Gadsby EW, Brown C, Crawford C, Dale G, Duncan E, Galbraith L, Gold K, Hibberd C, McFarland A, McGlashan J, McInnes M, McNaughton J, Murray J, Teodorowski P & Thomson J (2023) Test, evidence, transition projects in Scotland: developing the evidence needed for transition of effective interventions in cancer care from innovation into mainstream practice. BMC Cancer, 23 (1). https://doi.org/10.1186/s12885-023-11592-w
A robust evidence base is required to assist healthcare commissioners and providers in selecting effective and sustainable approaches to improve cancer diagnosis and treatment. Such evidence can be difficult to build, given the fast-paced and highly pressured nature of healthcare delivery, the absence of incentives, and the presence of barriers in conducting pragmatic yet robust research evaluations. Cancer Research UK (CRUK) has played an active part in building the evidence base through its funding of programmes to identify, evaluate and scale-up innovative approaches across the UK. The aim of this paper is to describe and explain the research design and intended approach and activities for two cancer services improvement projects in Scotland funded by CRUK.
A hybrid effectiveness-implementation study design will assess both the efficiency of the new pathways and their implementation strategies, with the aim of generating knowledge for scale-up. A range of implementation, service and clinical outcomes will be assessed as determined by the projects' Theories of Change (ToCs). A naturalistic case study approach will enable in-depth exploration of context and process, and the collection and synthesis of data from multiple sources including routine datasets, patient and staff surveys, in-depth interviews and observational and other data. The evaluations are informed throughout by a patient/public representatives' group, and by small group discussions with volunteer cancer patients.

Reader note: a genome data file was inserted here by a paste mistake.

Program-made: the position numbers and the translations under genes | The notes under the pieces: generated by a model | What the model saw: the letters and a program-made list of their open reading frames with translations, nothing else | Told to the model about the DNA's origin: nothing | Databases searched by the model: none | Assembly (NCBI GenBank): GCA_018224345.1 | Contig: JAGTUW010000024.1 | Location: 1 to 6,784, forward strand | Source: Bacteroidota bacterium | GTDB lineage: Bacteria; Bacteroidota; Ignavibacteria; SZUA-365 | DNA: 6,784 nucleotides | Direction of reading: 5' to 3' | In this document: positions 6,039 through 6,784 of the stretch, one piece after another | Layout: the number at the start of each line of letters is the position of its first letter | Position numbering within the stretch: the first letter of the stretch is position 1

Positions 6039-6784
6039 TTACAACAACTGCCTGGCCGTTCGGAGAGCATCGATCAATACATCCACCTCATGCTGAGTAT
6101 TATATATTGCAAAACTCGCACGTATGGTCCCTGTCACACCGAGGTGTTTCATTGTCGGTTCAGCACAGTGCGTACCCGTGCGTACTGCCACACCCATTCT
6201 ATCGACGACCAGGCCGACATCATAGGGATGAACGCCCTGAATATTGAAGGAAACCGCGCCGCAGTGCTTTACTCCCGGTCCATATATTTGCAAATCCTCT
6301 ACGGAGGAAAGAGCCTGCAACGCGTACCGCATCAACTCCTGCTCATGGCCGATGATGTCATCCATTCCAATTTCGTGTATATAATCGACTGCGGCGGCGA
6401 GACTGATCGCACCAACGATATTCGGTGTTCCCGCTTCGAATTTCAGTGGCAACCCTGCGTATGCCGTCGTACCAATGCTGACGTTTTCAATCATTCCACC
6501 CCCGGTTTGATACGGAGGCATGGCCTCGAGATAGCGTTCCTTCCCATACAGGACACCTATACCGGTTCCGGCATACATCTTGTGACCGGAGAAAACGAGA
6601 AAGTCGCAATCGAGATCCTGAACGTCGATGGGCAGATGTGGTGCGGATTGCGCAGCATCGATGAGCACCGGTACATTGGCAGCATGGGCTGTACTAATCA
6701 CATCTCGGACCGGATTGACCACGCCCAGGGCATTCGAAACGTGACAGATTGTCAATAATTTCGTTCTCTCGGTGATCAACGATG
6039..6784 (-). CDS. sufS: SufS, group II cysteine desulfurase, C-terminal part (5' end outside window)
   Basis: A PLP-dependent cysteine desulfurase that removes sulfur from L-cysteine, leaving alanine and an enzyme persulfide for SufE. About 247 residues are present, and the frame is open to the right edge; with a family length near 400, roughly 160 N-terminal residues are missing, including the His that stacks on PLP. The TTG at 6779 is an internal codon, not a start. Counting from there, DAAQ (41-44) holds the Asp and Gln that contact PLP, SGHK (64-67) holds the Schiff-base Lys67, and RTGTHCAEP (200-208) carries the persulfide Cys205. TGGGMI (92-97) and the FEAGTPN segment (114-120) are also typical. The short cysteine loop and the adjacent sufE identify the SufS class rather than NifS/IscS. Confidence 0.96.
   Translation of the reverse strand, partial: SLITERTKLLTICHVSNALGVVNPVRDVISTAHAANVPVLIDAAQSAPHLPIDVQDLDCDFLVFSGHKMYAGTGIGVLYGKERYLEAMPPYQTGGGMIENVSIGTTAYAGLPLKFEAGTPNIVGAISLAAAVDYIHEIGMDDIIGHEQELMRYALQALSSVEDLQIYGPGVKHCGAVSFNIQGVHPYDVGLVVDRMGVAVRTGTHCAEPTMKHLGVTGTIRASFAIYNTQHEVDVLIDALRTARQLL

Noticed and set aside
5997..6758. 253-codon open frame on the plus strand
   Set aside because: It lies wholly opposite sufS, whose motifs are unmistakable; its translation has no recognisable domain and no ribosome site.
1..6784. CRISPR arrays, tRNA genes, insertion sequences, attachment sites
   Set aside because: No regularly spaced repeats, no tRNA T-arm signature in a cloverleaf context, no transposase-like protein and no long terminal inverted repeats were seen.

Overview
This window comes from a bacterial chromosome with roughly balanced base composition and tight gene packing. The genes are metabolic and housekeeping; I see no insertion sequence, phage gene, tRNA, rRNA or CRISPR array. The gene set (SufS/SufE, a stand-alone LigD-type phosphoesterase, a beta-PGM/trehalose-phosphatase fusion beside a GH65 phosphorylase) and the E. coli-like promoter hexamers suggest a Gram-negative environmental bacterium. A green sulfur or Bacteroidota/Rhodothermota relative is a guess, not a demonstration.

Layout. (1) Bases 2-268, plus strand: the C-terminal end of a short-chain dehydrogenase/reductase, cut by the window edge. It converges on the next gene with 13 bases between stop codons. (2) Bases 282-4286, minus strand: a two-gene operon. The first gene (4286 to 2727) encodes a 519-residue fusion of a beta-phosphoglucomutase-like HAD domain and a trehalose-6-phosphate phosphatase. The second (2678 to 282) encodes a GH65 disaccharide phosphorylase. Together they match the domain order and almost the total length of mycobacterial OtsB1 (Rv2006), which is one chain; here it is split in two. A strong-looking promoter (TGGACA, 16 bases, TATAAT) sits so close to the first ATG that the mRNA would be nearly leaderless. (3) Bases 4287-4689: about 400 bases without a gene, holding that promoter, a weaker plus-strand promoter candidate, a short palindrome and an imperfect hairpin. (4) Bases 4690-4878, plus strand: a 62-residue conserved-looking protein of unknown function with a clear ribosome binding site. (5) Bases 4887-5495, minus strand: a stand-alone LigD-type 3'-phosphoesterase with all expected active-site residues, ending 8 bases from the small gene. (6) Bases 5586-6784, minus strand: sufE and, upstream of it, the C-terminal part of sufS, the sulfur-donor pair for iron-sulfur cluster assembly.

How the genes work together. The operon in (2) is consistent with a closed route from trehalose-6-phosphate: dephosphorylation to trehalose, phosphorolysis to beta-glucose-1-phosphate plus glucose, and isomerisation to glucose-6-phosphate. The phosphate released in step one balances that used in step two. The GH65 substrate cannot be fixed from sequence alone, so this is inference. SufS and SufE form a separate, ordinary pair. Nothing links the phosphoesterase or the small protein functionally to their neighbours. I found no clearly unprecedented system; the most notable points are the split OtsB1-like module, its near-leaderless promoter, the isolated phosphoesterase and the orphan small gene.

Our approach has been designed to provide a holistic understanding of how (well) the improvement projects work (in relation to their anticipated outcomes), and how they interact with their wider contexts. The evaluations will help identify barriers, facilitators, and unanticipated consequences that can impact scalability, sustainability and spread. By opting for a pragmatic, participatory evaluation research design, we hope to inform strategies for scaling up successful innovations while addressing challenges in a targeted manner.
Cancer diagnosis; Implementation science; Scotland; Evaluation; Prostate cancer; Breast cancer
BMC Cancer: Volume 23, Issue 1